In the region of 14,000 games companies have been delisted in China owing to a new holdup in the regulatory approval process.
That's according to local newspaper Securities Daily – as reported by South China Morning Post – which says that since July 2021, around 14,000 studios and other "gaming-related firms" have gone out of business, citing data from business tracking firm Tianyancha. By comparison, it's reported that 18,000 games companies went bust during the whole of 2020.
This is due to China's approval body – the National Press and Publication Administration (NPPA) – not allowing any new titles to release in the region since July. That's approaching six months now, which is bringing it close to the nine-month regulatory hold-up that took place during 2018.
This new approval freeze has come in the wake of a new moral panic surrounding video games in the region. During the summer, an article appeared in local media outlet Economic Information Daily describing video games as "spiritual opium," before stricter regulations were rolled out in China that dictated how much time kids could spend playing games. Over 200 companies in the region have signed a commitment to self-regulation, too, owing to video game addiction concerns.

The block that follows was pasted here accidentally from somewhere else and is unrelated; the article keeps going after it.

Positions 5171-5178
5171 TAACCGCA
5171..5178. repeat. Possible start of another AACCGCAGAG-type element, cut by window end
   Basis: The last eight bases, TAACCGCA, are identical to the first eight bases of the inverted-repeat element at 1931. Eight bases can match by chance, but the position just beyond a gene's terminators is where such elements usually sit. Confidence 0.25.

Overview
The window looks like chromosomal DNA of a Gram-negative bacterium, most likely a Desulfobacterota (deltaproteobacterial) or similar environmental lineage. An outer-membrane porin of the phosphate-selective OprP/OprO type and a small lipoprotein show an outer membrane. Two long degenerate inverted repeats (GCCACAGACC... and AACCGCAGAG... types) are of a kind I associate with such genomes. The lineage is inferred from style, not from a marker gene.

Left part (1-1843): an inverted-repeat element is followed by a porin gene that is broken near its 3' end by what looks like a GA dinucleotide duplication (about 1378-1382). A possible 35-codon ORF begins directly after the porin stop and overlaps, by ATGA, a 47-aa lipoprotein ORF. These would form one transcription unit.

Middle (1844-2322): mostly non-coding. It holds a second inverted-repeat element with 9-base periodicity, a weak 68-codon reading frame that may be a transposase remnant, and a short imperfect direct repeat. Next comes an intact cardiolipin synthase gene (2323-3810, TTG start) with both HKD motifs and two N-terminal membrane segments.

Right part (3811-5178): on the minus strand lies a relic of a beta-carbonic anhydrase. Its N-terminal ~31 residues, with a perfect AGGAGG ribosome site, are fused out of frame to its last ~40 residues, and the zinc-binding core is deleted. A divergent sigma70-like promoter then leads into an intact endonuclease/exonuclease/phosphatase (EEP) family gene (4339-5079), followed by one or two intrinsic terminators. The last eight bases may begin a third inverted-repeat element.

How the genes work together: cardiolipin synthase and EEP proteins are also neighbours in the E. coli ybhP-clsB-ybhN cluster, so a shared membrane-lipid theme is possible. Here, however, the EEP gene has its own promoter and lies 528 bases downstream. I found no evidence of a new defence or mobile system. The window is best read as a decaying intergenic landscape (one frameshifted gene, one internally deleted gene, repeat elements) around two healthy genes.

Meanwhile, the NPPA has also reportedly introduced stricter regulations for what content can be allowed in video games.